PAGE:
Platinum Jubilee equestrian coin a fitting tribute to Queen Elizabeth II

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The packaging of the Platinum Jubilee coins explore how The Queen’s coinage portraits have captured her growth from a young queen to an experienced monarch.
The packaging of the Platinum Jubilee commemorative sets explores how The Queen’s coinage portraits have captured her growth from a young queen to an experienced monarch. © The Royal Mint

Britain’s Royal Mint has unveiled the coins commemorating Queen Elizabeth II’s Platinum Jubilee, featuring the Queen on horseback.

Representing the Queen’s fondness of nature, the design is reminiscent of the equestrian designs for the 1953 Coronation and 2002 Jubilee crown pieces, and she has personally approved the designs.

The coins mark 70 years on the throne, and the special obverse design by artist John Bergdahl will be struck on the ‘heads’ side of a new 50p and traditional £5 crown.

There is even a £5000 platinum coin that is 5kg and of 175mm diameter that has a recommended retail price of £385,200.

The collectible 50p with the new obverse design – and featuring the number 70 along with The Queen’s cipher designed by Osborne Ross on the opposite side – is available from The Royal Mint for £7. The £5 is also on sale, for £10.

As part of the celebrations for the Jubilee, The Royal Mint is gifting 7000 coins to children who complete the special Jubilee edition of The Queen’s Green Canopy RFS Junior Forester Award, which aims to inspire young people to learn about the benefit of trees and assist in woodland management in their local community.

Junior foresters from Saltford C of E Primary School in Bristol joined in the launch of the new Platinum Jubilee 50p, showcasing the enduring memento of the occasion in the palm of their hands that will be cherished for generations.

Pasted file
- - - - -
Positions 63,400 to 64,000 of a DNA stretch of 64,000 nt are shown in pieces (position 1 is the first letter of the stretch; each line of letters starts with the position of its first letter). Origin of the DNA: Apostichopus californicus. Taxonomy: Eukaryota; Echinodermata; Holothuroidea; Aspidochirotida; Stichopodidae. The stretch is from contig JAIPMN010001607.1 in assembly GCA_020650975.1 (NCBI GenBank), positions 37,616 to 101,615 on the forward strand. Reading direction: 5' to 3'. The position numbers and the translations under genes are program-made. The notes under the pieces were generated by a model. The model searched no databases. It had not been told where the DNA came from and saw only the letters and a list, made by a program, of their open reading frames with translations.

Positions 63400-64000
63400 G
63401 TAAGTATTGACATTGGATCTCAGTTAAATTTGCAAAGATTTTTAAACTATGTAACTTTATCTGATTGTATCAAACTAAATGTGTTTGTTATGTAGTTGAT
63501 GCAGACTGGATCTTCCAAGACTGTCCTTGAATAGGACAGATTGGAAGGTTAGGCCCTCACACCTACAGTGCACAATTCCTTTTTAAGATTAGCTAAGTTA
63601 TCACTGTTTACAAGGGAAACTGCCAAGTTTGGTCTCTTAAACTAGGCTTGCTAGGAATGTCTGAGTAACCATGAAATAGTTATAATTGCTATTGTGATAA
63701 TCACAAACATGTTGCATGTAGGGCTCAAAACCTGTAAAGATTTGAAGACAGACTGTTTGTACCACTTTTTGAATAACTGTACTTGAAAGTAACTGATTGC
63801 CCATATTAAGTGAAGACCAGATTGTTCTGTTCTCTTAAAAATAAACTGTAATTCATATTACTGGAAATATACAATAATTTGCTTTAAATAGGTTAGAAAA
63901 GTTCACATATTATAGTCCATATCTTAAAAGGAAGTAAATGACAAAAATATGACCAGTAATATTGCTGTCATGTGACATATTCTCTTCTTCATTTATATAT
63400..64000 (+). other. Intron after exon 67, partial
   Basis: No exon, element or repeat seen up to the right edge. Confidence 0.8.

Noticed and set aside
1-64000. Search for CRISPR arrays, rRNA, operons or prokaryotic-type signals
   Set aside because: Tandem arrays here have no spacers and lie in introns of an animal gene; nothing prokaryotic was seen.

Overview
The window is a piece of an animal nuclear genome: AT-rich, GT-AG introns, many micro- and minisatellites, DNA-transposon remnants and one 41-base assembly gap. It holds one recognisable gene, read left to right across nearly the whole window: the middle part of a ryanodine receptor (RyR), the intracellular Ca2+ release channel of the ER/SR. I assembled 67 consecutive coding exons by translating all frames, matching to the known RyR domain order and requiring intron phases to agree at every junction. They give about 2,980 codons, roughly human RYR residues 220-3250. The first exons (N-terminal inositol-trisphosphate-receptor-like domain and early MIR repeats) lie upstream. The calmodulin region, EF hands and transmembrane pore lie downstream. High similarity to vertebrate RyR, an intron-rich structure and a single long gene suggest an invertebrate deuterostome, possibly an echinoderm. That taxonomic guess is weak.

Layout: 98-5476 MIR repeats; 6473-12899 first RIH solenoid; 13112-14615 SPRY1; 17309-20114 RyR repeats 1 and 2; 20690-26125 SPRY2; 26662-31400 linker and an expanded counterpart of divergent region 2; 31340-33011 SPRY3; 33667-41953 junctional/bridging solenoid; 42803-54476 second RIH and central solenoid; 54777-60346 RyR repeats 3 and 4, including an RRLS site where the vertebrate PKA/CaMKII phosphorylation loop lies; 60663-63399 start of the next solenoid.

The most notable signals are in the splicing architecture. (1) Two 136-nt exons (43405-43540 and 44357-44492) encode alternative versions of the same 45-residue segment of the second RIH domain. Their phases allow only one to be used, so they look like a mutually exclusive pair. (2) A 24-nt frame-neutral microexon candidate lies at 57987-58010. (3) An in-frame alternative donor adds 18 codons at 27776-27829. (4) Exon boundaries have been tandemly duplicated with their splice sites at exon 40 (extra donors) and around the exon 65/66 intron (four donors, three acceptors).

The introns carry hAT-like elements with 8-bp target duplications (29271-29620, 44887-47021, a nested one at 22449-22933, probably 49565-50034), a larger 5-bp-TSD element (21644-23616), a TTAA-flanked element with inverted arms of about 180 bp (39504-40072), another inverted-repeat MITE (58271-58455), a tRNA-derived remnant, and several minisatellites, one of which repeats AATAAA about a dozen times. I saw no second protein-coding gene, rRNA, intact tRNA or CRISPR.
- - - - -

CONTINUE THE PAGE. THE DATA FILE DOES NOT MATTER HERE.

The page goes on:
The Royal Mint has been the original maker of British coins for 1100 years.

The coin features a decorative design by renowned artist John Bergdahl.
The coin features a decorative design by renowned artist John Bergdahl. © The Royal Mint

The Royal Mint has told the story of Britain’s longest-serving monarch on UK coins since her accession to the throne in 1952. Royal Mint Museum Historian Chris Barker said that five definitive portraits of the Queen had been struck over the length of her reign celebrating previous Jubilees.

“The 1977 Silver Jubilee crown was the first major UK commemorative coin produced at The Royal Mint’s Llantrisant home, after the minting in London ceased in 1975. Roughly 37 million coins were produced at that time, and thousands were gifted to children across the UK as a memento of the occasion.”

The 50p coin has a bold, graphical design on the reverse.
The 50p coin has a bold, graphical design on the reverse. © The Royal Mint

The Queen’s Green Canopy CEO Dan Rex said the coin would be a fitting memento for young people participating in the tree-planting initiative created to mark the Jubilee. He said they were the future custodians of the UK’s green spaces, forests and woodlands.

“The Queen’s Green Canopy is honoured to accept this generous and unique gift from The Royal Mint which will be awarded to children from across the nation who complete the special QGC Jubilee Edition of the RFS Junior Forester Award.”

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